Darcy paged through screens of code. Behind her Albert fidgeted then blur out. “Do you know why they’re not landing themselves?”

Darcy nodded distractedly “Yeah – it looks like the team released the distro with out coding that part.”

Albert digested this for a moment. “But…but if the ships can’t land themselves…how are they going to land? Can the people on the ships-”

“No. The internal UI doesn’t support that.”

“How did the package get released unfinished?”

Darcy turned away from the screen and let her annoyance spill out. “I have no idea – I was in a PK cage at the time, remember?” She shook her head. “Now, Albert, PLEASE. Give me some silence so that I can figure this out.” She pursed her lips and turned back to the screen.

Albert, with obvious great force of will, folded his hands in his lap, but the sweat that was already dotting his forehead began to form into droplets and run down his face to his starched white collar.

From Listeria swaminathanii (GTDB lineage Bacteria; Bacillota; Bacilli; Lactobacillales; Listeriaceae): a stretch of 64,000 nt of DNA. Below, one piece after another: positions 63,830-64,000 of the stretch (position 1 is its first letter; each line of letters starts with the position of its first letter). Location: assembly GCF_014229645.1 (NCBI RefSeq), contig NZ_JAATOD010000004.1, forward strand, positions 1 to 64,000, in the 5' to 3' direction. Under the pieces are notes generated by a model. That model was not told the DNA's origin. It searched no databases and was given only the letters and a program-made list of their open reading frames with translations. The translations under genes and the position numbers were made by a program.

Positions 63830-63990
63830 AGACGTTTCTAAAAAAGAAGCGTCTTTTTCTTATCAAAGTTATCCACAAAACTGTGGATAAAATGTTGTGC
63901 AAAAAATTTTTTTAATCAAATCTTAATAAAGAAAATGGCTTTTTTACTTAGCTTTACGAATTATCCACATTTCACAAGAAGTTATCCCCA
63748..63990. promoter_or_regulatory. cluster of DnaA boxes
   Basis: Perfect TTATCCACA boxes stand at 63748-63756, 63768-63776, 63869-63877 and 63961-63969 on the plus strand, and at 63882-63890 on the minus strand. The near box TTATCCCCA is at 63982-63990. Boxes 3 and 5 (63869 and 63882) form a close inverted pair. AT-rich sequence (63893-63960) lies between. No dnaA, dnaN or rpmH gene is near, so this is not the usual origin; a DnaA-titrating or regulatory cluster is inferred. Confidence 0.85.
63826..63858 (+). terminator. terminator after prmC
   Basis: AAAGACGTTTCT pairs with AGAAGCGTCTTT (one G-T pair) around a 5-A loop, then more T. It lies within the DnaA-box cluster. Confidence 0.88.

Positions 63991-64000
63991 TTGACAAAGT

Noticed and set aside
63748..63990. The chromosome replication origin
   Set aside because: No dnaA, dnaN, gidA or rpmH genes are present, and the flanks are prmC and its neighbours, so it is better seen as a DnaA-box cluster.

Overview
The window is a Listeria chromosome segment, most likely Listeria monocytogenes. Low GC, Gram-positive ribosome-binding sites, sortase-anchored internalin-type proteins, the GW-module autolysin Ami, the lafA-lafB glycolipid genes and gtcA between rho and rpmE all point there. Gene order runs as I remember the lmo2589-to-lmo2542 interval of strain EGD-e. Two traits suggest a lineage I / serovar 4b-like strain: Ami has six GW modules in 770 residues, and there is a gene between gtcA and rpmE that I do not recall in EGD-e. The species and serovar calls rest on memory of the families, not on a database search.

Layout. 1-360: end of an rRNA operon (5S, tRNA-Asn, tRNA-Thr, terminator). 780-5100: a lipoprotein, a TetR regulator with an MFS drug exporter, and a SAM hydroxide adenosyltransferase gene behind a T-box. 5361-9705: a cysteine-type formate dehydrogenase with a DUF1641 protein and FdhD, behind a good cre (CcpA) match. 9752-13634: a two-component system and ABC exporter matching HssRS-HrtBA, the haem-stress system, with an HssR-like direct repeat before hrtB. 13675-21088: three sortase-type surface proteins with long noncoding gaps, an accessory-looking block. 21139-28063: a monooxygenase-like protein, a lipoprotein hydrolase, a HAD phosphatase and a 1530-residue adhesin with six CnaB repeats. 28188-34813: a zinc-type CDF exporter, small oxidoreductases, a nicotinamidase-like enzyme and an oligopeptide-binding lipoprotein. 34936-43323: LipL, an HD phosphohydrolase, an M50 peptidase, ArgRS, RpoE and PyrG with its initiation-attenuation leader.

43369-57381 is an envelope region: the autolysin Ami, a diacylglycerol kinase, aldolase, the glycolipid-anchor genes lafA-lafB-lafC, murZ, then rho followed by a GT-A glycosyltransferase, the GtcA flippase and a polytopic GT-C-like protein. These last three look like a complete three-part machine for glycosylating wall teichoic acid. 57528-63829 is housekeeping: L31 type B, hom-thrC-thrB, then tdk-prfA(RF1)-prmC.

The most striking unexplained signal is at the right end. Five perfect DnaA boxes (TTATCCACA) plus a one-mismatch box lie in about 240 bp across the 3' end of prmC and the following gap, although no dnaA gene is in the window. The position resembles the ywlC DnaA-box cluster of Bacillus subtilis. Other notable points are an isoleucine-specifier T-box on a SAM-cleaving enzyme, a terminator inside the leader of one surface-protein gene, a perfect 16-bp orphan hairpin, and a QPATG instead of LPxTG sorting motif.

Finally Darcy exploded “Ah-ha!”

Albert breathed a sigh of relief and asked hopefully “Yes?”

“Before I got captured, we’d written the low-level code that runs on the ships – controlling the AG drive, maneuvering thrusters, stuff like that. It got renamed and moved to another module, but it’s still here!” She pointed at the screen.


“It’s the difference between an utter catastrophe and something that we can maybe salvage.”

Albert looked at her quizzically. “How does that help us? If there’s no way that the people on board can land the ships, and the code that automatically lands them was never written -”

“With the right private key we’ve got administrative access to the microships.” Darcy smiled. “And THAT means that we can run their thrusters. Watch.”

She looked at one can on the screen and whispered under her breath “0x44bd5ae4…let’s dance”, as she typed rapidly. On the wallscreen new windows popped open. Albert couldn’t stop himself. “Your editing a text file?”

“No, it’s a terminal. Shh.” Darcy typed short commands into the terminal and hit return. Each time a moment passed before the terminal typed back at her. She whispered to herself “I control the horizontal. I control the vertical. I can roll the ship, make it flutter…”